Professional Benefits/ Life Insights:
Professionally, the biggest benefit of the internship was the time spent with both Indian and American doctors and medical students. Being able to spend a lot of time, ask a lot of questions, and get a good perspective of life in the medical profession in both India and America was invaluable. It has helped me recognize my true interests and guided my career path. Personally, I learned a lot about myself, other people, other cultures and developing countries. Seeing the living conditions of a large portion of the world's population has definitely increased my cultural awareness and appreciation for the opportunities that I have in America.
In India and other developing countries, one can witness a lot of raw humanity, good and bad. I was able to witness the harsh realities of life faced daily by many people around the world and developed a great appreciation for things I normally take for granted – such as public sanitation, indoor heating, numerous, clean public restrooms and smooth transportation. A few examples: Before flying to India I dreaded the idea of spending fifteen hours on an airplane. But, my opinions completely changed after spending thirteen hours on an overnight, non-first class Indian bus. Instead of dreading the flight home, I was excited because the airplane had clean, comfortable seats, food, water, clean bathrooms (with toilet paper) and entertainment. I originally thought the first hotel in which I stayed was sub-par and in a bad section of town. By the end of the internship I realized that the first hotel was actually nice, in a decent shopping district, and that it had some of the softer mattresses in India ( the hardest being in Rishikesh).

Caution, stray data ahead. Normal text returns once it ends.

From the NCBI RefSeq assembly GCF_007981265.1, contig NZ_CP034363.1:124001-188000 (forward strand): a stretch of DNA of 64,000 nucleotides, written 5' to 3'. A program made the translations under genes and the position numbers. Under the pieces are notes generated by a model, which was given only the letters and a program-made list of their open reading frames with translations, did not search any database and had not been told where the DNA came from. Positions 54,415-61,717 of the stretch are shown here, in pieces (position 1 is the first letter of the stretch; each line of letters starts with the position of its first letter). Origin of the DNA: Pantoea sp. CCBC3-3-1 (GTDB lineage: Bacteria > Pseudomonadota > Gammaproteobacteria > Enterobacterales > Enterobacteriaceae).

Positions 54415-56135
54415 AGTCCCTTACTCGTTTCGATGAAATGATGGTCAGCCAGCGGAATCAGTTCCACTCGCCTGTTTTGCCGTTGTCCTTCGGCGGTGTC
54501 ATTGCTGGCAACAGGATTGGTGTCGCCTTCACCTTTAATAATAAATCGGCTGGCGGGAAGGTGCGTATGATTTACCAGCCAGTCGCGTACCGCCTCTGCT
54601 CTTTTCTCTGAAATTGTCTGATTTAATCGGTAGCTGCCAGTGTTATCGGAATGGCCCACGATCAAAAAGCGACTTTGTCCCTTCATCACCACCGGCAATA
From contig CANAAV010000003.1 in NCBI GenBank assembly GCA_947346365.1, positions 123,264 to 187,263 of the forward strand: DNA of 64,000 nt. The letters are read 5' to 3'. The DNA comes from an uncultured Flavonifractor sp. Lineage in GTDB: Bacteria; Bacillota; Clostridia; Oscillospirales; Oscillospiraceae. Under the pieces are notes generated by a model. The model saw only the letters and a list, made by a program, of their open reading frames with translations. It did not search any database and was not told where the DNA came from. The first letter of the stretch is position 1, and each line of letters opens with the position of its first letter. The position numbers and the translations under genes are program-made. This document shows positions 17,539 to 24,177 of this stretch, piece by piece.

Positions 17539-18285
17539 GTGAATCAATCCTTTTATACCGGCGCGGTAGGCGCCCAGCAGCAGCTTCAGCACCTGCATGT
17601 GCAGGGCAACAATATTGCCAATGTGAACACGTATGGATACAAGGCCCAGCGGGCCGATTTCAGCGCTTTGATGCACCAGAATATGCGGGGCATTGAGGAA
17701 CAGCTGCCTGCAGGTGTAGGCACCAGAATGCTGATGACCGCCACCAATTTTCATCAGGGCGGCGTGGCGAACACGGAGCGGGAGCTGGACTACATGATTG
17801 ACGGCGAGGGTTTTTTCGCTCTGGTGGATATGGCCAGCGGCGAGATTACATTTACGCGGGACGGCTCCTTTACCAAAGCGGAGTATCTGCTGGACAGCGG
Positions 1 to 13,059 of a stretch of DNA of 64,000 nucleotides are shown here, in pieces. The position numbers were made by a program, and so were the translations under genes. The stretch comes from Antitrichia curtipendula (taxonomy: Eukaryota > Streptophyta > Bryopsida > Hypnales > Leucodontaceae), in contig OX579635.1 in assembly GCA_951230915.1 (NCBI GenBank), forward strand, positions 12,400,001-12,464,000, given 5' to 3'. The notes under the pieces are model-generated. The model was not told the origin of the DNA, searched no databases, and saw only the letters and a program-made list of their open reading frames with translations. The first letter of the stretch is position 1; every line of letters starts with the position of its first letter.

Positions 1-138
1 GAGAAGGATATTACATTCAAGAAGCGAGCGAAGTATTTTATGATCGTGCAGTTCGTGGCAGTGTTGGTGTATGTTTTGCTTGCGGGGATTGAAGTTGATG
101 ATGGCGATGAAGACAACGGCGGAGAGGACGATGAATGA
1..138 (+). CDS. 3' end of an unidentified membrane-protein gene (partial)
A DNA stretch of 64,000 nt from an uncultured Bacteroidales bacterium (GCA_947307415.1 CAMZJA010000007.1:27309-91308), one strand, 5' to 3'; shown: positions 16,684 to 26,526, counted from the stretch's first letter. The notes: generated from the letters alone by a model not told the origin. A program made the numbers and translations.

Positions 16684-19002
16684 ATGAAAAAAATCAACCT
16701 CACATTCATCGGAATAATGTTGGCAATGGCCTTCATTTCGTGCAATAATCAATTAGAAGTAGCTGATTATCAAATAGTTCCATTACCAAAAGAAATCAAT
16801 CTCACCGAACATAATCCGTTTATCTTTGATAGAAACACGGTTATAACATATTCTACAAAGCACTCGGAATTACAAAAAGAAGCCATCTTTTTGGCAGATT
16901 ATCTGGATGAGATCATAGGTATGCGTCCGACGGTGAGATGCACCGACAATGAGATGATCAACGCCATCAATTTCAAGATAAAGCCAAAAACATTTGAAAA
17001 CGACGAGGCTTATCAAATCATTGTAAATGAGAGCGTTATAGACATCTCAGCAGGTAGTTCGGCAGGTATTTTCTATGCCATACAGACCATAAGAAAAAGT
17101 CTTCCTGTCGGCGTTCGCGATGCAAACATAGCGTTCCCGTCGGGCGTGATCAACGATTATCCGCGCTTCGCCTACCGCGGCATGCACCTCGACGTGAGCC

I knew beforehand that India was an extremely diverse country, but after spending time there I realized that India is also a land full of extremes. The extremely rich live may live next to extremely poor beggars; there are those with poor work ethic (like most anywhere) and there people, like one of the doctors, who work 18 hours a day, seven days a week, without vacation; some people are extremely friendly and helpful, and some try to scam you every moment; there are extremely uneducated people in India along with some of the best educated and brightest minds in the world. The diversity and extremes of India make it an amazing place travel, providing many stories, insights and adventures.